Last year, a Finnish insurance company, Turva, was all over the news in its home country when its chatbot committed a blunder by referring to a customer’s newborn baby as an accident and offering condolences. The customer had asked the on-line chatbot about the procedure for reporting the birth of a child.
While the incident led to a lot of jokes and funny banter, Turva later explained that the mistake could have happened because the inquiry included the words, “How do I report..”.
Since people typically ask how to report a loss, the bot was possibly confused, as it hadn’t been asked a question regarding the birth of a child before. That being said, the company’s bot was eventually trained on human birth aspects and can answer such questions with confidence now.
This is just one of the many incidents that go on to prove that Artificial Intelligence (AI) is only as good as the data it is trained on. Fortunately, data is one resource that is available in plenty with every insurance provider. Thus, AI, a technology that enables computer systems to accomplish tasks that typically require a human’s intelligent behavior, such as information gathering, data analysis, and decision-making, can prove to be a potent tool for transforming the insurance industry.
How Can AI Help Insurance Companies?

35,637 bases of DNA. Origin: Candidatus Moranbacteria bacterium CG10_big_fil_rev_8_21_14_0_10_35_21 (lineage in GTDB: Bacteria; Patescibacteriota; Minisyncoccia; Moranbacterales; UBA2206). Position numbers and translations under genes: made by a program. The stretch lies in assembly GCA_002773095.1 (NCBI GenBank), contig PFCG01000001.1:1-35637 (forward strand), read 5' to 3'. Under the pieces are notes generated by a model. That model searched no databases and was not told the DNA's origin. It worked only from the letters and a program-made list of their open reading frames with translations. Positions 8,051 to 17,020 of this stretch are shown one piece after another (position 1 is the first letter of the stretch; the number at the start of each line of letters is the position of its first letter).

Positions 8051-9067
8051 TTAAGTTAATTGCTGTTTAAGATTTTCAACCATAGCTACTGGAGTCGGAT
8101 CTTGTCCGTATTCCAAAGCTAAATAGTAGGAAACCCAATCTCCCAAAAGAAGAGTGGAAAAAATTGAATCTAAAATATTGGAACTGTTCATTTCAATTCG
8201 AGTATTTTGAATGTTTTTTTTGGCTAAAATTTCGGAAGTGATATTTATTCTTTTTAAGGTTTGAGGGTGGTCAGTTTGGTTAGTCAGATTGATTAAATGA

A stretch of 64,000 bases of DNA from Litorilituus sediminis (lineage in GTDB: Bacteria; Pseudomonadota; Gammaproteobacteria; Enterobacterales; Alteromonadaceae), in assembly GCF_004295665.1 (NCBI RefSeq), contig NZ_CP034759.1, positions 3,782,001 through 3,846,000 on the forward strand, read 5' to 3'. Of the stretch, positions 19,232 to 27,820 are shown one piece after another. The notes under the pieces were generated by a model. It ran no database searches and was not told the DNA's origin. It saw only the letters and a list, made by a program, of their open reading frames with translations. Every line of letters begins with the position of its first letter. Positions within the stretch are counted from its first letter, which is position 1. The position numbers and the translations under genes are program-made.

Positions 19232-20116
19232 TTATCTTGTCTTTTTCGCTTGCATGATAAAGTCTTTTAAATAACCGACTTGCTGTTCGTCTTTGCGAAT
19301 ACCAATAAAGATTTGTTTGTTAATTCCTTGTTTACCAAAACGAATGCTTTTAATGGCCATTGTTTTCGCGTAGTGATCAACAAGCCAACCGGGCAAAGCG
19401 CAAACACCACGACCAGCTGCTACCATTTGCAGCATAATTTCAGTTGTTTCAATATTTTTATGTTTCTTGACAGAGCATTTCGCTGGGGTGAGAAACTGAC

First, let me touch upon the three common problem areas faced by the industry. Inability to personalize their marketing efforts, ensuring quicker claim support, and detecting frauds and rejecting spurious claims – these areas have kept many COOs up at night.
But AI can help.
We are all aware that insurers are sitting on a large treasure-trove of unstructured customer data. This very data can be leveraged by AI to create more meaningful marketing material, offer personalized service, and sell the right product to the right customer through proper targeting and profiling.
However, personalization is just one of the challenges that AI can help insurers to overcome. AI can also uncover hidden correlations and patterns previously undetectable to the human eye, making it useful for detecting suspicious activity or fraudulent behavior. Here are some cases of AI in the insurance industry beyond customer support and marketing:
In the United States, the FBI estimates that insurance fraud robs the insurance industry of well over $40 billion a year. AI and machine-learning tools can considerably reduce this number by enabling insurers to spot unusual patterns that a human might miss. For example, by comparing new claims to the existing data, AI in the insurance sector can help detect claims that are unusually high and probably fake.
Insurance companies may also use visual analytics to assess auto or property damages based on images and videos. Using visual evidence, AI can examine whether the damage is worth the amount that has been quoted by analyzing data from similar claims in the past.
AI can also be used to continuously monitor employee and customer behavior to look for patterns indicating large-scale fraud. A customer making odd claims, or a debt-ridden employee making unusually large financial transactions – these are potential red flags that AI can highlight for further investigation.
Automated Claim Support
Currently, the claim process followed by most insurance companies needs action by multiple employees, which slows it down significantly. Artificial intelligence introduces a touchless insurance claim process that removes excessive human intervention from the equation.